The problem is, once you start working on one of them, you realize that the implied design decisions are wrong. Now you need to spend MUCH more time than the previous task assessment, and all other tasks depending on this erroneous decision will be invalid. The whole house of cards will fall apart. Is it time for another day of messing around with the backlog? What a waste of time!
Back in the days before we realized that software companies had to make a lot of money, we had room to maneuver. We had a lot of responsibility and the ability to make many decisions. But today many more people have come to our land. Unfortunately, some of them have gradually destroyed the software developer’s realm of opportunity. One by one they descended from their ships and hoisted their flags:
“I am Amerigo, Product Manager. Therefore, no developer will make design decisions, because this is my domain. “
“And I’m Fernand, process manager. Therefore, no developer will make decisions about the organization of the process, because this is my domain. “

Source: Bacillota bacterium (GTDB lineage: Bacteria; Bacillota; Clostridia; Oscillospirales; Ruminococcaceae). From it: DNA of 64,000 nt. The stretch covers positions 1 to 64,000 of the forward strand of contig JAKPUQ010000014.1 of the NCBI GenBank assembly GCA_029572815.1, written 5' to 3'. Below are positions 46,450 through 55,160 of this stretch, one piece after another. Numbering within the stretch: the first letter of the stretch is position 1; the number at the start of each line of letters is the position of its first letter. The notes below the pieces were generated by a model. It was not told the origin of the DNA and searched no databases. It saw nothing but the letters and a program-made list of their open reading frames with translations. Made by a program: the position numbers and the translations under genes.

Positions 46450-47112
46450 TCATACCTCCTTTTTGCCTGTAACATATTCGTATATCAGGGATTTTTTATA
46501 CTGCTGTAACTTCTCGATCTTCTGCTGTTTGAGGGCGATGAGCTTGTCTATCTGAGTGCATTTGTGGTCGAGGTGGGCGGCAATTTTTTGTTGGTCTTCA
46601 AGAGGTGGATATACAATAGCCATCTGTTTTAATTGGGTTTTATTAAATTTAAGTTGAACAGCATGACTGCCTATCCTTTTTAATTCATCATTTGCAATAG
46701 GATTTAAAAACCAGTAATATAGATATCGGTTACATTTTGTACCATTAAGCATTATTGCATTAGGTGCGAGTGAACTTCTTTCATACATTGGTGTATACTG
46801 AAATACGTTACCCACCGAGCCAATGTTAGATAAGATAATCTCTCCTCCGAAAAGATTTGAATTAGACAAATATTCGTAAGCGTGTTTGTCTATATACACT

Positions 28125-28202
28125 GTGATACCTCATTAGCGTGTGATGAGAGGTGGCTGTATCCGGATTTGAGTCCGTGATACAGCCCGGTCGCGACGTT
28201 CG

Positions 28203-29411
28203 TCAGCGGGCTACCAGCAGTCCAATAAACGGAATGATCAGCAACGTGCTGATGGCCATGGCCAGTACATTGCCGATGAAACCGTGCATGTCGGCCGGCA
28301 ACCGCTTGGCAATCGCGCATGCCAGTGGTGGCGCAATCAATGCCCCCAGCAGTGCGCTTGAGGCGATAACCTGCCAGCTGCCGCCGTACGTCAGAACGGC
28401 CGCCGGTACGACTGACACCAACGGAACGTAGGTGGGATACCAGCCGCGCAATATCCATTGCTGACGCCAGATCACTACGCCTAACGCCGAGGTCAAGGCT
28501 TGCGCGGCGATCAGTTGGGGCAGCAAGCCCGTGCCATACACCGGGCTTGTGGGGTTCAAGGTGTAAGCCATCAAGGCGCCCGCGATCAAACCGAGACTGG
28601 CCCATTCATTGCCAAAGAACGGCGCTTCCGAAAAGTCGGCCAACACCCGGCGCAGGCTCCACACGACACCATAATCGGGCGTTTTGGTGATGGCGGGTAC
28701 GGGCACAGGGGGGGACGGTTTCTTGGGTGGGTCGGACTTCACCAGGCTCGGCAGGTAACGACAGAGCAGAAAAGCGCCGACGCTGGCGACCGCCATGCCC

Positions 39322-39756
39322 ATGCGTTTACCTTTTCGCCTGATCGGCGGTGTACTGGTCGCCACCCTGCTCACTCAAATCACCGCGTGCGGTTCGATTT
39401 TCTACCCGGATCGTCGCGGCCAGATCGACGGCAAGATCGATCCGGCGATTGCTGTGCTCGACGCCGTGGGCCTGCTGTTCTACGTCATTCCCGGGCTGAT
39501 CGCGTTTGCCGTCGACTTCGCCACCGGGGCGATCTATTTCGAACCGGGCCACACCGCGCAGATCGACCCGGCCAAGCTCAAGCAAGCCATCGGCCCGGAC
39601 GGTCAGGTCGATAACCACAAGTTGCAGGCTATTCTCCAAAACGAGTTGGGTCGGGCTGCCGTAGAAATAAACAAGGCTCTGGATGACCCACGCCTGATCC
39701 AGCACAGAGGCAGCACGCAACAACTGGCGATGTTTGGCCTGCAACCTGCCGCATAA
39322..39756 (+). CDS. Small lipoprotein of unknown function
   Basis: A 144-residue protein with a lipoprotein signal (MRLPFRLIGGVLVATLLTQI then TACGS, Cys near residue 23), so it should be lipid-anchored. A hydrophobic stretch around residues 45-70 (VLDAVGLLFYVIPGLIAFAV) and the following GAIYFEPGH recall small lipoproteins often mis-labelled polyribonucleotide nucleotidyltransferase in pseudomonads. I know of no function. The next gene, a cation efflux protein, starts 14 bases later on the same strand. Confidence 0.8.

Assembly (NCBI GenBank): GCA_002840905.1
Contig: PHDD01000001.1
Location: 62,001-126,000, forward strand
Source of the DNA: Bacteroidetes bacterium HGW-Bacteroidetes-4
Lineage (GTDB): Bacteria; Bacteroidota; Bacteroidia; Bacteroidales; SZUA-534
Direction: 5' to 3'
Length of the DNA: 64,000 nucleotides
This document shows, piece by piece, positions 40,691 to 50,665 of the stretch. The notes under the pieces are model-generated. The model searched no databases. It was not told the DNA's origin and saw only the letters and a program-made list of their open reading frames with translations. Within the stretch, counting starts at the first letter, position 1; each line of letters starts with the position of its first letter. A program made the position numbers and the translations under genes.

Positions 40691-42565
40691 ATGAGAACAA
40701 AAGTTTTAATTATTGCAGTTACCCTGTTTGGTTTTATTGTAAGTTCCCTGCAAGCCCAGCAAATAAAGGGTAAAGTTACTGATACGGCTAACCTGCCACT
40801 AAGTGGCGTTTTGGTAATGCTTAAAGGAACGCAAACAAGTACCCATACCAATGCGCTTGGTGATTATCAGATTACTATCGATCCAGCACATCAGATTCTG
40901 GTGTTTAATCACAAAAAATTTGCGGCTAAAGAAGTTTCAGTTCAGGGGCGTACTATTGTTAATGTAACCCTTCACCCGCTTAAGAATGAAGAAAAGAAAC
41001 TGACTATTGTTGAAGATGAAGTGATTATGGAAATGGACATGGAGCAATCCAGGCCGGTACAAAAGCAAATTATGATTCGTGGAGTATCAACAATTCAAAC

“I, Bartolomeu, will ensure compliance.”
“I, Vasco, knew a lot about Microsoft Access, so I will probably be working on databases.”
One by one, the developers were stripped of all responsibilities except the responsibility to “open emacs and start writing code.” And then the remaining purely technical tasks were selected by architecture designers and standards engineers who were greedy for essential tasks. Only dried, crushed shells remained on the ground.
Of course, there is a way out of this difficult situation – to delegate duties everyone, down to the bottom of the hierarchy. Or even better, flatten the hierarchy, or even get rid of it entirely. But until that happens, we have to settle for pathetic for loops and if statements. Of course, they meet all coding standards.